Well before daylight, we pull into a driveway leading to a stately house. Perhaps we’re picking up another hunter to join our party, I thought. No, we didn’t stop. Instead, we drove around behind the mansion and across the well-manicured lawn to a pond bordering a golf course.
Over the years, I hunted many types of terrain from snowy mountains to deserts, prairies, swamps and marshes, but never anything like this. I half expected someone to come out with a shotgun while all of ours rested unloaded in the back of the truck with the ammunition. That didn’t happen, but we did roust quite a few ducks and geese from their slumber. Unseen in the darkness, they rose off the water with a raucous condemnation of our intrusion.
Except for a few trees around the house and between the pond and golf course, not a shred of cover higher than an inch grew along the shoreline. We erected a portable blind, placed decoys and waited for shooting hours to begin.
We bagged a few ducks at first light. Then, nothing moved in the sky for hours. From the blind, we watched bass chasing their breakfast in the placid mirror-like pond. I wished I had brought a fishing rod. As the sun rose higher, we spotted golfers playing in the distance beyond the wooded area across the pond.
Just about the time I wanted to call it a day, we heard it! From the golf course erupted a sonorous honking that grew louder and more intense with each second. Then, the largest flying birds I had ever seen, with the possible exception of a few turkeys (and that’s debatable), began heading our way. The seductive notes sounding from calls in our blind welcomed the birds to our side of the pond.
Propelled by powerful, broad wings, these massive fowl flew deceptively fast. Crouching in the blind, we tightly gripped our shotguns as the first wave of noisy feathered overcast approached ever closer and lower. Finally, our guide yelled, “Take ’em!”
By the early 20th century, overhunting and habitat loss greatly reduced the population of the giant Canada goose subspecies. Wildlife managers thought this magnificent bird became extinct by the 1950s. Fortunately, someone discovered a small flock in Minnesota.
From that remnant, wildlife managers across the nation began breeding and releasing the huge waterfowl. Raised in pens, the original offspring and their progeny did not migrate. In the past few decades, exploding populations of gigantic resident honkers have become pests at many parks and golf courses.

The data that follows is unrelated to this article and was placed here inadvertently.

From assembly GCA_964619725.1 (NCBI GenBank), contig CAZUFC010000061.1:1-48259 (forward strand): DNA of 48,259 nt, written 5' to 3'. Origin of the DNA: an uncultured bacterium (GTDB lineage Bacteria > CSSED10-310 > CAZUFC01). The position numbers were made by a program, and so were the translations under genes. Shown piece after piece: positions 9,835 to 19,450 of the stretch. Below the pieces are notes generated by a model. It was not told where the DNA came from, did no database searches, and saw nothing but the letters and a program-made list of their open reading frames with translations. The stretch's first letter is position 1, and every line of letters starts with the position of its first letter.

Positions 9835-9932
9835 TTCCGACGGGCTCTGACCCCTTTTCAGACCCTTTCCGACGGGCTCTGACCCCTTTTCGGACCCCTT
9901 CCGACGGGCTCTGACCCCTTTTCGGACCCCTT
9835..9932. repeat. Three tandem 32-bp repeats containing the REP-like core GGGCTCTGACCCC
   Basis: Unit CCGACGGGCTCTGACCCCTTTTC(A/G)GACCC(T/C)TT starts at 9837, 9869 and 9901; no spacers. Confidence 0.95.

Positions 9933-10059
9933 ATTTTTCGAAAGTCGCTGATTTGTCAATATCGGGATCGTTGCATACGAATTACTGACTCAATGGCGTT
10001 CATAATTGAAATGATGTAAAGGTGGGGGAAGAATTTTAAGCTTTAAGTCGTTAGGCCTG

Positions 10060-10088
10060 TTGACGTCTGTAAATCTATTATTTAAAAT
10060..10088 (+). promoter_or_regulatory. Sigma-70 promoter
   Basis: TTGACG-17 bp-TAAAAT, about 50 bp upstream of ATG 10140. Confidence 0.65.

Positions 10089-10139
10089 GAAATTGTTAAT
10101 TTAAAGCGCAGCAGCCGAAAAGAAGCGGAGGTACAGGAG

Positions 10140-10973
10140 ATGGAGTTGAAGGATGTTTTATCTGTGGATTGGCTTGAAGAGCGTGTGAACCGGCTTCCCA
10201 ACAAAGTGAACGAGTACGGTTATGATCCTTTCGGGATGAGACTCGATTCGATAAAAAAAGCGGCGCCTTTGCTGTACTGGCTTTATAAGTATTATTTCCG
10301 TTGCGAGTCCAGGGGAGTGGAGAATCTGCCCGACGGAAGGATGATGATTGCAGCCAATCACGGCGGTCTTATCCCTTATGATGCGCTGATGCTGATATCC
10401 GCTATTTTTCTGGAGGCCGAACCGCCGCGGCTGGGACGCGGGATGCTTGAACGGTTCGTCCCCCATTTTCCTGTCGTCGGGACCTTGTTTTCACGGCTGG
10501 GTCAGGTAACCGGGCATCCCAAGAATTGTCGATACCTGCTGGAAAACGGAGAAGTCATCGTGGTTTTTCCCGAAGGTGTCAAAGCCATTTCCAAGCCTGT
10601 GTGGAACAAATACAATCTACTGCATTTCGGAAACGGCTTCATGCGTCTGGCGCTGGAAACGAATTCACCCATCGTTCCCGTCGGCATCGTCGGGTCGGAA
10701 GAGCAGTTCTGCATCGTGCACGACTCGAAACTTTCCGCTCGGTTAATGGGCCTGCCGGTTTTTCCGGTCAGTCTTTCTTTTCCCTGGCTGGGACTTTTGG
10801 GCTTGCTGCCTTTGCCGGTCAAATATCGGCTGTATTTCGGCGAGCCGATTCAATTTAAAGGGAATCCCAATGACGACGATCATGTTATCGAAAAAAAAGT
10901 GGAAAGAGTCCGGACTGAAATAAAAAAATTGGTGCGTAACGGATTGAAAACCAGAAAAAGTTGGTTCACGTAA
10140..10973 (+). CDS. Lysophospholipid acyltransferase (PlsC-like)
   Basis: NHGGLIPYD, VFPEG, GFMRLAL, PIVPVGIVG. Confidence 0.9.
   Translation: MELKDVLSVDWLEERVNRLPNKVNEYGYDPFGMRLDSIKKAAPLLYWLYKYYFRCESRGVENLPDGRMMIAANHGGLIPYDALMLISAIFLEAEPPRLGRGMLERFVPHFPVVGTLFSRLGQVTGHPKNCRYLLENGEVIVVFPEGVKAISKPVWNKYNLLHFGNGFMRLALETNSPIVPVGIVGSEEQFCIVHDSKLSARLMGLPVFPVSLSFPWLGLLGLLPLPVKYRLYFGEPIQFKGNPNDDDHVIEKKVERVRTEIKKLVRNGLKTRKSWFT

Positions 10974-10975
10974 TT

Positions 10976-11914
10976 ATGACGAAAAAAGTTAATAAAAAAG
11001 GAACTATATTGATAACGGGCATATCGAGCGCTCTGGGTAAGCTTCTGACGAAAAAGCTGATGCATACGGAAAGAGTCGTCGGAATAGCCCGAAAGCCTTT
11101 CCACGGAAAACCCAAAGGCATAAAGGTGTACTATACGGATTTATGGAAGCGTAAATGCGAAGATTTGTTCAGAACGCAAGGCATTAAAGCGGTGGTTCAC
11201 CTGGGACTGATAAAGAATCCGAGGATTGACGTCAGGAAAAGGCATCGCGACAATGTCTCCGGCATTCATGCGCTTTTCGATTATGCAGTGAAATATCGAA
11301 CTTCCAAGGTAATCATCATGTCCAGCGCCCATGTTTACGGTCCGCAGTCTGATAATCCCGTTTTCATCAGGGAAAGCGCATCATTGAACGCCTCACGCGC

“We brought the giant subspecies of Canada geese here decades ago to bolster the population,” says Seth Maddox, the Alabama Division of Wildlife & Freshwater Fisheries Migratory Game Bird Coordinator. “They’re much bigger than the ones that migrate from Canada. These were never really migratory, but they do move around the state and cross into adjacent states.”
In the summer, geese molt, or shed their old feathers. At this time, they become flightless and vulnerable to predators so they seek safe havens like large waterbodies, golf courses and parks. By August, they replace their feathers. As fall approaches, they split into smaller groups to look for ripening grain to eat.
“In many areas, Canada geese become a nuisance,” says Jared Knight, a state wildlife biologist in Spanish Fort. “They eat crops. Their scat builds up in places. Farmers hate them.”
The state opens goose season during September each year to help trim the population of non-migratory giant Canada geese. The 2022-23 late goose season runs from Dec. 3. 2022, through Jan. 29, 2023.
“Giant Canada geese are here all year long,” Maddox says. “The population is growing and expanding in Alabama. We now have giant Canadas in all 67 counties. We estimate more than 60,000 birds across Alabama. People see them in parks or ponds near cities. Other than Canada geese, we don’t get many other goose species in Alabama.”
Most Alabama sportsmen seldom see geese other than giant Canadas. Some snow and blue geese, really just a darker color variant of snow geese, winter along the Tennessee River and other rivers like the lower Chattahoochee River. People might spot a few white-fronted or specklebelly geese in fields in parts of Alabama.
Many farmers welcome goose hunters to come on their properties. Someone who sees geese in a field might ask the landowner for permission to hunt. The request might be greeted enthusiastically.
John N. Felsher is a professional freelance writer who lives in Semmes, Ala. He also hosts an outdoors tips show for WAVH FM Talk 106.5 radio station in Mobile, Ala. Contact him at firstname.lastname@example.org or through Facebook.